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North Dakota Nursing

North Dakota Nursing

North Dakota nursing outlines the educational, licensing, and career prospects for nurses in the state. Many will remember North Dakota’s largest city of Fargo by the movie of the same name. What they won’t recognize are the cultural and shopping areas coexisting with the myriad of hunting, fishing, and other activities for the outdoor enthusiasts ensconced within the state.

Bordered by Minnesota to the east, Montana to the right, and Canada to the north, the state was the northern half of Dakota Territory until statehood in 1889. As if the natural beauty of North Dakota is not enough to attract nursing candidates, North Dakota is a state to be reckoned with on the future economic front.

Choosing a career in nursing is a meaningful decision and a wise career move. Nursing is a profession dedicated to the caring for, supporting, and aide of others. Nurses get the joy of doing a job that matters, the recognition and prestige that comes with being a nurse in North Dakota, and comparably excellent compensation. To find the right path for your career in nursing, begin with the best North Dakota nursing programs.


Anyone who wants to begin a career in nursing will inevitably have questions. Many of these questions are very common, and they include questions about the process of becoming a nurse, the requirements needed to earn a North Dakota nursing license, and even questions like how or where to begin. There are two ways to qualify for an RN or LPN nursing license in North Dakota – by Exam or by Endorsement.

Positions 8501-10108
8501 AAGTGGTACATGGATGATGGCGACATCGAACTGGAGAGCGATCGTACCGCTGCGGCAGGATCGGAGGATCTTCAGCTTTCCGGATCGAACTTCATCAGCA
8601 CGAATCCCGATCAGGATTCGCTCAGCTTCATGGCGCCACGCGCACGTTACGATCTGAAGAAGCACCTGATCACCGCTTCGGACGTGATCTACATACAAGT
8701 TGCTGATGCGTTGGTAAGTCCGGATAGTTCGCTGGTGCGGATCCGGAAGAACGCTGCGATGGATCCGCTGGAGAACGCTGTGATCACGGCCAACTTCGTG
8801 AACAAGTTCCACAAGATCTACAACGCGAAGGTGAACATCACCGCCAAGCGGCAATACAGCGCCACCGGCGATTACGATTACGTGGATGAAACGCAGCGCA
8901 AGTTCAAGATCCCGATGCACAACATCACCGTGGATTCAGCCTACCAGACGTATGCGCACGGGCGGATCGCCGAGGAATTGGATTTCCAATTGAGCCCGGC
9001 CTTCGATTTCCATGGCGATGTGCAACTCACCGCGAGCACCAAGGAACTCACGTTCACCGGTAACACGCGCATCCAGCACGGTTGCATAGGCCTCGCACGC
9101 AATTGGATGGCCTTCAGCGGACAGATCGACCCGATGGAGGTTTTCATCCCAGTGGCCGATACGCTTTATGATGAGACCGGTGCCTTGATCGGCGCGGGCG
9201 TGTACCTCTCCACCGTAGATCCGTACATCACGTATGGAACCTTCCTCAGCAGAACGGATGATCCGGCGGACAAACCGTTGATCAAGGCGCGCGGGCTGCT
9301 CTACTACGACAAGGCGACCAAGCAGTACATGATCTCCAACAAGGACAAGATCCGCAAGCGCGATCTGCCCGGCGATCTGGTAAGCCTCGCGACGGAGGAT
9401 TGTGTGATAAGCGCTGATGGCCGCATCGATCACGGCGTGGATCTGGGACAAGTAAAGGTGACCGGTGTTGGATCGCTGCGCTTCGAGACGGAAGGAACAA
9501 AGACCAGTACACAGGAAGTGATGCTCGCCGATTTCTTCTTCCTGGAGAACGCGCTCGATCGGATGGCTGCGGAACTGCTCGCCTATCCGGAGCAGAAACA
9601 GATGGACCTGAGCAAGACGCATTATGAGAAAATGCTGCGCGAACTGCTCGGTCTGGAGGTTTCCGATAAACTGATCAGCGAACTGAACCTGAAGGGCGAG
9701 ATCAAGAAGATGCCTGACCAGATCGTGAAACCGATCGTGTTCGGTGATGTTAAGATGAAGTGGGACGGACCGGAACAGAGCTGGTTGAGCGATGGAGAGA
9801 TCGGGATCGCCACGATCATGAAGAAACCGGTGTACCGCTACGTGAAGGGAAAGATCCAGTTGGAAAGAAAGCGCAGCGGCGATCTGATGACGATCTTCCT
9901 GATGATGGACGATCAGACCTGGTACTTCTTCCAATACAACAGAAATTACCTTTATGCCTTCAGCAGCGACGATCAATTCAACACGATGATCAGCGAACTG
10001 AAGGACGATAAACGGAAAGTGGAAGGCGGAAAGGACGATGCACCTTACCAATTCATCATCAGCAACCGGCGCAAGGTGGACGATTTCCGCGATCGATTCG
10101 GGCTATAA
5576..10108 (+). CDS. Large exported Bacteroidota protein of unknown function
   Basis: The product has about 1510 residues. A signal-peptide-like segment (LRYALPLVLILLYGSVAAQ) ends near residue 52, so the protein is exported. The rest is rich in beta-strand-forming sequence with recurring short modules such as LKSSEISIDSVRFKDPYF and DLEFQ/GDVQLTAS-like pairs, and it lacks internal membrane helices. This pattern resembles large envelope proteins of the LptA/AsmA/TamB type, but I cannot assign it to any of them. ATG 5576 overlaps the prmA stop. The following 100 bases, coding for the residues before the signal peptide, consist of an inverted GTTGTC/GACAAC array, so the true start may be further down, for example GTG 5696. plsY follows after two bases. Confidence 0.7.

To qualify for a license by exam in the state of North Dakota, nurses must have completed a board-approved in-state nursing education program. Or, they can complete a program in another state that is approved by the nursing board in that state. In addition, applicants must have a social security number and pass an FBI background check. After passing the nursing exam, you will need to submit the following to the North Dakota Board of Nursing: 

  • your Passing Results from NCLEX
  • Official Transcripts for the school you attended
  • the approved criminal background check
  • the nursing license application
  • the application fee

When approved, the license will be issued in about three business days. All licenses are online and students can view them.


The License by Endorsement process is for individuals who have never been licensed in the state of North Dakota. In addition, they must have completed a nursing board-approved nursing degree program in the last four years. Or provide proof that they have worked 400 hours of licensed nursing practice in the previous four years. Individuals must also provide proof of initial licensure by examination and a social security number. To receive a full nursing license submit all of the following documents to the North Dakota Nursing Board Office.

  • The online Initial RN/LPN Endorsement Application
  • The application fee
  • Verification of licensure
  • Official transcripts
  • An approved criminal background check

When approved, the license will be issued in about seven business days. All licenses are posted and can be verified online. 


North Dakota is part of the Nurse Licensure Compact (NLC).  A Nurse Licensure Compact NLC license allows a nurse to have one license and to practice in all NLC compact states. There is no difference between a multistate license and a compact license. You are not eligible for licensure in North Dakota if your primary state of residence is another state in the compact. All compact licenses are issued in the primary state of residence.


Becoming a nurse in North Dakota and joining this honored and respected profession begins by finding answers to those questions mentioned above. The answer to the question of how and where to start is at a good nursing program. That also leads to the question, how to choose one of the best nursing programs in North Dakota?